Gerald Stern (born February 22, 1925) is an American poet, essayist and educator. The author of twenty collections of poetry and four books of essays, Stern has taught literature and creative writing at Temple University, Indiana University of Pennsylvania, Raritan Valley Community College, and Iowa Writers' Workshop. Since 2009, Stern has been distinguished poet-in-residence and a member of the faculty of Drew University's graduate programme for a Master of Fine Arts (MFA) in poetry.
Gerald Stern at the Miami Book Fair International in 2011
|Born||February 22, 1925|
Pittsburgh, Pennsylvania, United States
|Occupation||poet, essayist, educator|
|Alma mater||University of Pittsburgh (BA)|
Columbia University (MA)
University of Paris
|Spouse||Patricia Miller (m.1952, divorced)|
|Partner||Anne Marie Macari|
|Children||2, Rachael, David|
Stern is a graduate of the University of Pittsburgh and Columbia University and has attended the University of Paris for post-graduate study. He received the National Book Award for Poetry in 1998 for This Time: New and Selected Poems, and was named as a finalist in 1991 for the Pulitzer Prize in Poetry for Leaving Another Kingdom: Selected Poems. In 2000, New Jersey Governor Christine Todd Whitman appointed Stern as the state's first poet laureate.
Born in Pittsburgh, Pennsylvania, US to Harry and Ida Barach Stern (Polish and Ukrainian Jewish immigrants), he was educated in the Pittsburgh Public Schools. Stern studied at the University of Pittsburgh (B.A., 1947) and Columbia University (M.A., in 1949). After receiving his undergraduate degree in English, Stern also served the United States Army Air Corps.
He did post-graduate study at the University of Paris in 1949–50 and spent his twenties living in and traveling between New York City and Europe. At that time he started to write and publish poetry.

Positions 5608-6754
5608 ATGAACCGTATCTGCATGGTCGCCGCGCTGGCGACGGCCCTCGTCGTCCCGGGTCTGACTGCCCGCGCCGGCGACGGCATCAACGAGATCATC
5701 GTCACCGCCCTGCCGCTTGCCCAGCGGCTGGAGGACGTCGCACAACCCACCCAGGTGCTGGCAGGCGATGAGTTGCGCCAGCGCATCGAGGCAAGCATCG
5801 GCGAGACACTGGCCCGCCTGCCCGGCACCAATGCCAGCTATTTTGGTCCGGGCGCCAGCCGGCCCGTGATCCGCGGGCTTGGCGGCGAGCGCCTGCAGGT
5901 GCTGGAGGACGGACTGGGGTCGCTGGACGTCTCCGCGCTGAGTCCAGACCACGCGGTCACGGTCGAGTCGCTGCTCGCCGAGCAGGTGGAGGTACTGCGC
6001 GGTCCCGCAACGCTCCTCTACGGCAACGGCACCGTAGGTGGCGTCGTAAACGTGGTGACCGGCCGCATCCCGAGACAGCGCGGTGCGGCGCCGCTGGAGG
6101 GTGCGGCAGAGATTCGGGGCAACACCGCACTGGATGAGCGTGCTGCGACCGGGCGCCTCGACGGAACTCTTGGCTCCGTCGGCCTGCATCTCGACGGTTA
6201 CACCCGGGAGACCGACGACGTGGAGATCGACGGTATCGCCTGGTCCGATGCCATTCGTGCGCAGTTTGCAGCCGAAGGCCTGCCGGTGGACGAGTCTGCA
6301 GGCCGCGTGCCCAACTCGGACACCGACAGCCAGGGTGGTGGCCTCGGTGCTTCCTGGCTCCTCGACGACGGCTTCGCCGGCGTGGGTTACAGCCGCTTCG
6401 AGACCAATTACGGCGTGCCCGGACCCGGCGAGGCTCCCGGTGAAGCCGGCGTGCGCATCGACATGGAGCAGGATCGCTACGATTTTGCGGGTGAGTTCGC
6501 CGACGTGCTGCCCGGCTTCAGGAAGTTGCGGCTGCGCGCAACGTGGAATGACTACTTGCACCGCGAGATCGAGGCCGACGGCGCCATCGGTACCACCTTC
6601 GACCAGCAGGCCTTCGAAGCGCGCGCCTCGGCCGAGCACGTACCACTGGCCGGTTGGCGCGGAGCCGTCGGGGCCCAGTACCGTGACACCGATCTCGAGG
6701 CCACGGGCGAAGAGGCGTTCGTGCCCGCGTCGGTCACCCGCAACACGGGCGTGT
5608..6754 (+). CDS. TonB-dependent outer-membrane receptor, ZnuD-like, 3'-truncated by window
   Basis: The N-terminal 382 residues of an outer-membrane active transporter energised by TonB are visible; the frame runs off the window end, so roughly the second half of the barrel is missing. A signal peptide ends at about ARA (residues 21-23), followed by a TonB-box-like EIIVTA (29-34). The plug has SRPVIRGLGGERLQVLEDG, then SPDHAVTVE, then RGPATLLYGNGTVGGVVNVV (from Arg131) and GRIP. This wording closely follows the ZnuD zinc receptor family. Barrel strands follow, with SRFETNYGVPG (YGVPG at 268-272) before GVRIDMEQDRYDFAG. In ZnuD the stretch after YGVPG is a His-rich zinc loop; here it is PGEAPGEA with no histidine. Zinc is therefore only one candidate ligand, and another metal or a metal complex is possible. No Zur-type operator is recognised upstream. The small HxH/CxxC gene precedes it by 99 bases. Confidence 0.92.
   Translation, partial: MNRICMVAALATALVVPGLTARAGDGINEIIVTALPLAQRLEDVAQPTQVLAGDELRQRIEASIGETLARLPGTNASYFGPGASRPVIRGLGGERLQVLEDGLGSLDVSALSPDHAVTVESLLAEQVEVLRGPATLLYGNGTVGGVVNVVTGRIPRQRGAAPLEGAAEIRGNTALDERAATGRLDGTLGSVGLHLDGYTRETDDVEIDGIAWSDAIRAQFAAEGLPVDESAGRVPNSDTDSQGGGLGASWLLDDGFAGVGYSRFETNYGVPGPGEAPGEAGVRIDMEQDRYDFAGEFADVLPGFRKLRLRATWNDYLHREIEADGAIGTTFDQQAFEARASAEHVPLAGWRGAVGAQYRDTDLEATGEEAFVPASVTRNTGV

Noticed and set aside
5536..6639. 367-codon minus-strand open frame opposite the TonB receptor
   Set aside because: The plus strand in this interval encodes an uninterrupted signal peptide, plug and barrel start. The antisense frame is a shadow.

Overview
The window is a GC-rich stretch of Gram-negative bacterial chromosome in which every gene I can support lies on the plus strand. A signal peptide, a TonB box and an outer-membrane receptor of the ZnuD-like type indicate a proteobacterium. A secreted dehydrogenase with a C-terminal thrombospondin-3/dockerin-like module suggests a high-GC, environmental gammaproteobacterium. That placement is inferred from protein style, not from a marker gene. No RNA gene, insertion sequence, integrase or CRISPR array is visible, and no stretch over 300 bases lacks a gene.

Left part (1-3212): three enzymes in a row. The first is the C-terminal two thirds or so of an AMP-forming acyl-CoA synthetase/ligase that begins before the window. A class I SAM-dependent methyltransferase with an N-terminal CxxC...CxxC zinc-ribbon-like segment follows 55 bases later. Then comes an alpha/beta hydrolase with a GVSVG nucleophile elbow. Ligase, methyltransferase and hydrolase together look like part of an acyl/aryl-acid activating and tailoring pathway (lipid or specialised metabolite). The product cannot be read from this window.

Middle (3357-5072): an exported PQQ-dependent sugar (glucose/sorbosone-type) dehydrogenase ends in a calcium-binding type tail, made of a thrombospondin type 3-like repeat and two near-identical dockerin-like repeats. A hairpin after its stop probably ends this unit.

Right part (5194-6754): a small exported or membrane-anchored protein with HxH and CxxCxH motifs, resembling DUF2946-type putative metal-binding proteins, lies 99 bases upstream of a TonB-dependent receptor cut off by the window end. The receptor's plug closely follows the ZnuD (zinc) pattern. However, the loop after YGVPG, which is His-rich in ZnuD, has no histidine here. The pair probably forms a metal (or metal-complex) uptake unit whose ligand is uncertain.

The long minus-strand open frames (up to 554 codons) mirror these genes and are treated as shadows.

His work became widely recognized after the 1977 publication of Lucky Life, which was that year's Lamont Poetry Selection, and of a series of essays on writing poetry in American Poetry Review. He has subsequently been given many prestigious awards for his writing, including the 1996 Ruth Lilly Poetry Prize, the 1998 National Book Award for This Time: New and Selected Poems, and the 2012 Library of Congress Rebekah Johnson Bobbitt National Award for Early Collected Poems: 1965–1992. He was Poet Laureate of New Jersey from 2000 to 2002, and received the Wallace Stevens Award from the Academy of American Poets in 2005. Since 2006, Stern has been a Chancellor of the Academy of American Poets.
Stern has taught at Temple University, Indiana University of Pennsylvania, Raritan Valley Community College, and Iowa Writers' Workshop. During the mid-1970s, Stern was a literature consultant for both New Jersey and Pennsylvania Council of the Arts as well as a coordinator for Pennsylvania Poetry in schools. Stern is former faculty member and co-founder of New England College's Master of Fine Arts Program in Poetry. Stern is currently serving as distinguished poet-in-residence at Drew University's low-residency MFA Program in Poetry beginning January 2009, with Jean Valentine, the other distinguished poet-in-residence for the program.